We may agree that God is a gentleman, and be tempted to think He wouldn’t talk that way. Let me assure you He does. And it’s done in kindness. I was thrilled when He broke through my fog, caught my attention, and proceeded to bring laughter to my heart. I saw myself so clearly in those verses – often trying to figure things out on my own and pursuing explanations for things way over my head. I fail to just be still and let Him whisper into my heart the true heart of the matter.
It reminds me of that line in an old song, “When you’ve tried everything and everything has failed, try Jesus.” Why not try Jesus first? Learning to be still and “let God” is a forever lesson for me. Taming my racing heart, slowing my running feet, and hushing my analytical mind seems too hard, so I just attack the problem with my frail reasoning. But the reasoning of the mind is no comparison to the whispers of His Spirit. One’s often empty, the other full of peace.
This incident reminded me of a time years ago when I had received a letter that brought upsetting news. I was hurt and distraught. I ran quickly over to the church and poured my soul out at the altar. While weeping and wailing, the Lord simply whispered, “Be still.” I calmed and settled myself down, abandoning the panic. He was then able to comfort me. He wouldn’t have gotten through if I hadn’t brought that worked-up flesh under control. That was the core of this present encounter too. In times of frustration, quiet down, listen, and trust. Though no small order, He will come through.
I laugh now when I go back to Job 42. The verses are well marked in my Bible and gracefully reveal a lesson learned in the heat of a battle: Listen and let Him do the talking. If I practice the assignment I may well save myself the embarrassment (and kindness) of another gentle rebuke.
(From: PURE Newsletter – UPCI Ladies Ministries)
Change Your Perspective…Choose Joy
By Shannon Trzcinski
My nine-year-old son, Isaiah, loves music. I mean really loves it. We are a very musical family, so he comes by it honestly. He also loves to get on the iPad. One app starts with a song when he turns it on. He loves that song. He will start the app, listen to the song, close it, and open it again – just to listen to that song over and over again.
One day, after listening to that song multiple times, I thought, “Just play the game.” I wasn’t annoyed by it, but I did take notice. Some people, however, would be really annoyed. In a split second, I thought, “Isaiah should be deaf, but he’s not! He hears this music!” You see, Isaiah was a micro preemie, born at twenty-two weeks. We were told as a result of being born so early, he would be deaf. As if that’s not enough, at one point during his hospitalization, he was on a Lasix IV. A side effect of that much Lasix is hearing loss.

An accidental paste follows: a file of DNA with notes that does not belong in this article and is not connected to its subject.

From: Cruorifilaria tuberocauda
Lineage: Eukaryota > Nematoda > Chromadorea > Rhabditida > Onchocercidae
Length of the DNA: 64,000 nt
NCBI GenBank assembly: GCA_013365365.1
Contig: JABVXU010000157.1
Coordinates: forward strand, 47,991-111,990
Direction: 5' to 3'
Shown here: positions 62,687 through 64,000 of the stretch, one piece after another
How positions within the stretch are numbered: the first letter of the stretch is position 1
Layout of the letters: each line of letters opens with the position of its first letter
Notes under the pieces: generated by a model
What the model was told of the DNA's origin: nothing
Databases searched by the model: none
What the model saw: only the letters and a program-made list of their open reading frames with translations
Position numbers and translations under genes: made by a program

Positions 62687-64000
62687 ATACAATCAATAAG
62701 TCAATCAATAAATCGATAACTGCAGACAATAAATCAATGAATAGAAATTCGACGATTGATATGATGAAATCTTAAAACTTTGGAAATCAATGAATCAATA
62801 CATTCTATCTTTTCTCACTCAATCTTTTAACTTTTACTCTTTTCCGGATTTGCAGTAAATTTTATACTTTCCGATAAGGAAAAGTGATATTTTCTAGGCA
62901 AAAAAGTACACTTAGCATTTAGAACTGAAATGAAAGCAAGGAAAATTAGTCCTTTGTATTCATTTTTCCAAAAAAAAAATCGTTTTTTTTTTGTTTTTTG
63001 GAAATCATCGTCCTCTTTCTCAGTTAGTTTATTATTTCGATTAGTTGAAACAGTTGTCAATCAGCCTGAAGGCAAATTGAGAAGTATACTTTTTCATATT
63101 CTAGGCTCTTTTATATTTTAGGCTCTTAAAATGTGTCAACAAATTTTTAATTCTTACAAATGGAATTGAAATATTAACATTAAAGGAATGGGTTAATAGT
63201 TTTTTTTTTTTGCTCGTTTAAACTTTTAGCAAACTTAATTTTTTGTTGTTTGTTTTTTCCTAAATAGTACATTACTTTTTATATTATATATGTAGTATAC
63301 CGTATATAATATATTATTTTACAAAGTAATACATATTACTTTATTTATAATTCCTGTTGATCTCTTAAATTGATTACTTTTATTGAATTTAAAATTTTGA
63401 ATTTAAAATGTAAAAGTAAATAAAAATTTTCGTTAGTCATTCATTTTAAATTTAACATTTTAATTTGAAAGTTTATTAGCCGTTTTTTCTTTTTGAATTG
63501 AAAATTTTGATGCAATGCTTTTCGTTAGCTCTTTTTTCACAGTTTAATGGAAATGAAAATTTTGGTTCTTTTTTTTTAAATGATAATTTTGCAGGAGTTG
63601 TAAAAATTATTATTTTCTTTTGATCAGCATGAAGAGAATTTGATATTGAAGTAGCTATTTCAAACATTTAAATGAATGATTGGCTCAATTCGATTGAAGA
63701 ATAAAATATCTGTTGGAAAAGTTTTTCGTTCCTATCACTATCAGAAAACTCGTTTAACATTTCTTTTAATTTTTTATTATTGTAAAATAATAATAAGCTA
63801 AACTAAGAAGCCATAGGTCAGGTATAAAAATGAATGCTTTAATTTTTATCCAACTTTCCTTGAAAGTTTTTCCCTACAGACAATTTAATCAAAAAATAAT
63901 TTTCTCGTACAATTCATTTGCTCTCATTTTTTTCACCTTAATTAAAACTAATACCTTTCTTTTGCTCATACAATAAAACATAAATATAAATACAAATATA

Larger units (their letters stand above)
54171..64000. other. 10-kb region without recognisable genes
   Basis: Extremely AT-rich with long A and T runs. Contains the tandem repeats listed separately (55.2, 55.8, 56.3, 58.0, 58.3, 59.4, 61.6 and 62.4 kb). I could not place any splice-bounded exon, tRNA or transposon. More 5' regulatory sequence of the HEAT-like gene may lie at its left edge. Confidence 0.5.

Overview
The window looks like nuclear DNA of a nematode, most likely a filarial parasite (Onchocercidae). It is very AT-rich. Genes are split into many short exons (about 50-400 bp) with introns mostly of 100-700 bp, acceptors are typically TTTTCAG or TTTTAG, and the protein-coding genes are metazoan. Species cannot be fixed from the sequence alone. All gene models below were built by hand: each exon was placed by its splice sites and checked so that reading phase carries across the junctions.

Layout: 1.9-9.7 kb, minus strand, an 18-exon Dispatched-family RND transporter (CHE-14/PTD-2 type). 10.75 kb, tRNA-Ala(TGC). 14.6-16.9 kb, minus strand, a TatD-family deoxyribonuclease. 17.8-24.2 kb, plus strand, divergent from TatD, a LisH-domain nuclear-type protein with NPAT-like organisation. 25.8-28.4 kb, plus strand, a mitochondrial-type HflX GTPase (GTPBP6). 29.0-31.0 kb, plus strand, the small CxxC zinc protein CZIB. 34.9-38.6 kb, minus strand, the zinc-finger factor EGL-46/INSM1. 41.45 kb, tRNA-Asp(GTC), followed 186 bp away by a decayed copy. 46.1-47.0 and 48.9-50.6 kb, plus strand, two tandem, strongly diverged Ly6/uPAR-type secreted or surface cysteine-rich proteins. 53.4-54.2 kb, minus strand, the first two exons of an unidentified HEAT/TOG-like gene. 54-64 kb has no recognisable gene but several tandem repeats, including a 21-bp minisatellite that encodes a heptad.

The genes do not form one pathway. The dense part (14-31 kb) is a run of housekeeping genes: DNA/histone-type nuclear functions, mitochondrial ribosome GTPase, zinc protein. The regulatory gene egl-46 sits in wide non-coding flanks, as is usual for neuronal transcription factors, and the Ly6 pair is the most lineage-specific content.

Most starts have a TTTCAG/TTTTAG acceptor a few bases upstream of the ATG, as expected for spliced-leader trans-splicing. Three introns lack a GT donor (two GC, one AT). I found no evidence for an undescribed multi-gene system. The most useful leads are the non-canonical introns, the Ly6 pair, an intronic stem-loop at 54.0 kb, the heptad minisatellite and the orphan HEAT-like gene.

So, let’s take another look at Isaiah, with his iPad, playing the same song, over and over and over. Something that could be so annoying, that could drive somebody crazy, now, I think, “Yes! Play that song!” You know why? Because my boy hears! Now, when I hear that song playing, it literally brings a smile to my face, and my heart overflows with thankfulness.
What annoys you? What drives you crazy? A spouse who chews too loudly? A son who walks around dribbling a ball all the time? A coworker drumming his fingers on his desk? Traffic? What if you chose to look at it differently and turned that annoyance into a joy? When you hear your spouse chewing, that’s a reminder he/she is alive and with you. The ball bouncing is a reminder your son is healthy and strong. Your loud coworker shows you have a job. Because you have a car, you have the privilege to drive in that traffic.
When we change how we look at things, change our perspective, that annoyance becomes a source of joy.
Even if we are not typically a positive person, we can choose it. Even if we do not feel it, we can choose it.
The Bible tells us to:
Rejoice in the Lord (Philippians 4:4).
Always be joyful (I Thessalonians 5:16).
Offer sacrifices of joy (Psalm 27:6).
Here’s the amazing thing, when we choose joy, it will change our whole day. When we choose joy, our emotions will follow, and we will begin to feel it. That annoyance, that frustration will become a source of joy, bringing a smile to our face, even when we’ve heard the same song for the hundredth time in one day
Make up your mind today that you will choose joy.
(From: UPCI – Ladies Prayer International Newsletter)